Learn how to make Autumn & Halloween Pop Up Box Cards from Lori Whitlock!
Today on Cricut Chat, we are putting together some really unique cards called Pop Up Box Cards, which are from Designer Lori Whitlock.
Pop Up Box Cards are a Lori Whitlock specialty and she has dozens of cards in this design. In fact, she has so many it’s easy to get lost in all the choices. Thankfully they all go together in much the same way!
Watch today’s Cricut Chat video to get all the details!
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For today, we are going to focus on these spiral shapes, which have all sorts of fun edges. I’ve chosen the scalloped edge ones and put them on my canvas, which are available in my project file below, but feel free to check out the full set of images by searching for the Flower Shoppe cartridge in Cartridge Search.
Once I pulled the spiral shape to my mat, I make sure they are the size I want. I like to make my quilled flowers on the small size so that they work with my quilling tool, but you can experiment with the size to suit your taste.
In this example the shapes are about 3 inches in size, which allows me to fit 9 shapes on one mat.
Once quilled, these three inch spirals will shrink to about an inch wide, so keep that proportion in mind.
When the cut is complete, carefully remove the excess paper from your mat.
Caution! You may become mesmerized when you remove the excess paper from the mat.
Isn’t that so interesting to watch?
After removing the excess paper, carefully remove the spirals from your mat. These are a bit fragile, so do use caution. I recommend bending your mat to help remove each spiral. Cricut mats are very bendy, so don’t be afraid to do that to ensure none of your cuts get ripped.
Once removed, you should have a pile of spirals that are now ready to be spun.
The quilling part requires a little tool you can get at any craft store and it looks like this. It’s basically a pen with a little tip that has a slit in it.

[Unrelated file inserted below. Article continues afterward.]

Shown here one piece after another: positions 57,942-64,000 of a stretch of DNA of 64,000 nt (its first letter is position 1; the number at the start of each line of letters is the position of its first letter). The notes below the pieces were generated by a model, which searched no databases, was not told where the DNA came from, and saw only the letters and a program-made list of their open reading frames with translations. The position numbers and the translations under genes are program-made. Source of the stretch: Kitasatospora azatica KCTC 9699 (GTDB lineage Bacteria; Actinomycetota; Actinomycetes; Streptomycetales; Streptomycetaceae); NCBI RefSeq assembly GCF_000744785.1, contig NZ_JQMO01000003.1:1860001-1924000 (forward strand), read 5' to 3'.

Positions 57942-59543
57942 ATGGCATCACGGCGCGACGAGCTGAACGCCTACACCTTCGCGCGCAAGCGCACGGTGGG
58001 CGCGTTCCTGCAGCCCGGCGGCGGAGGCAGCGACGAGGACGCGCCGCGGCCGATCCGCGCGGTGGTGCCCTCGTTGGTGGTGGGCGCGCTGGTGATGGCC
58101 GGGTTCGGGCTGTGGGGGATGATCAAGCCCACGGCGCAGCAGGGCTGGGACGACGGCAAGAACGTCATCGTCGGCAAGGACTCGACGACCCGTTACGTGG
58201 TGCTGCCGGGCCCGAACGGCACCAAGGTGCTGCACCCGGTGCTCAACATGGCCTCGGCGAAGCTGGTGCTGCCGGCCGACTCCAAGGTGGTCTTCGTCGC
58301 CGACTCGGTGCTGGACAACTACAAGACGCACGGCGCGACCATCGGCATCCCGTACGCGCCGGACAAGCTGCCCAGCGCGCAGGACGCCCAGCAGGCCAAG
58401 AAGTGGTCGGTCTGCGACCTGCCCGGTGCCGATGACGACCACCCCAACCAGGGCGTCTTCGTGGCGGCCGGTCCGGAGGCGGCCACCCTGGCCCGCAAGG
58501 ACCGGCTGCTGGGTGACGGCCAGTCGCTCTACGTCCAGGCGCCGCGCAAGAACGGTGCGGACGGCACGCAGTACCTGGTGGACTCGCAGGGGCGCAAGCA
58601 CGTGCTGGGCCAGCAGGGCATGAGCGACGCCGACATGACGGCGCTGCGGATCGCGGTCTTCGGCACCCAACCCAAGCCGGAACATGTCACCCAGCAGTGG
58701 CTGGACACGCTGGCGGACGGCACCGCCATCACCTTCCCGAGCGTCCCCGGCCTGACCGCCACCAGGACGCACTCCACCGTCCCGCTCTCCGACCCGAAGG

If you can’t find a quilling tool, you can use tweezers or even a dowel. Someone even told me they use a motorized drill to quill theirs!
However way you choose, start with the outside edge of the spiral and twirl the spiral upon itself. This does require practice and patience. Go easy with yourself! (Please pardon my ugly, un-manicured fingers!)
Putting the spiral on the tool
Beginning the rolling
Halfway through the rolling
Reaching the middle
Holding after gluing the middle
Once you get to the middle of the spiral, carefully remove the wound flower from the tool while holding the outside edge. You’ll notice that the inside end of the spiral has a little circle. This is for your glue.
Drop some glue on that circle and rest it on the edge of the quilled flower.
Note: you can decide to allow your flower to unwind a lot or a little depending on your taste. I let mine unwind a little bit before doing the glue.
Hold the rolled flower to the circle base for a minute until it fully adheres together.
White all purpose glue works just fine for this job, but if you’re brave you can also use a glue gun. I’m not brave, so I avoid the glue gun whenever possible.
Here’s what a completed quilled flower looks like!
Note that–depending on your project–you may need to make dozens of these little beauties. I recommend cutting out more than you think you’ll need and relaxing in an easy chair to do the rolling.
Your completed flowers can be used for a myriad of projects. I’ve seen some really gorgeous shadow boxes filled with these flowers and decorated with vinyl on the glass. Stunning!
What will you use your completed quilled flowers for? Let me know in the comments or on my official Facebook page.
I do hope you will try making these delightful little rolled flowers. They are so cute and you will definitely feel a sense of accomplishment once you complete one!
Now…go forth and Cricut, my friends!
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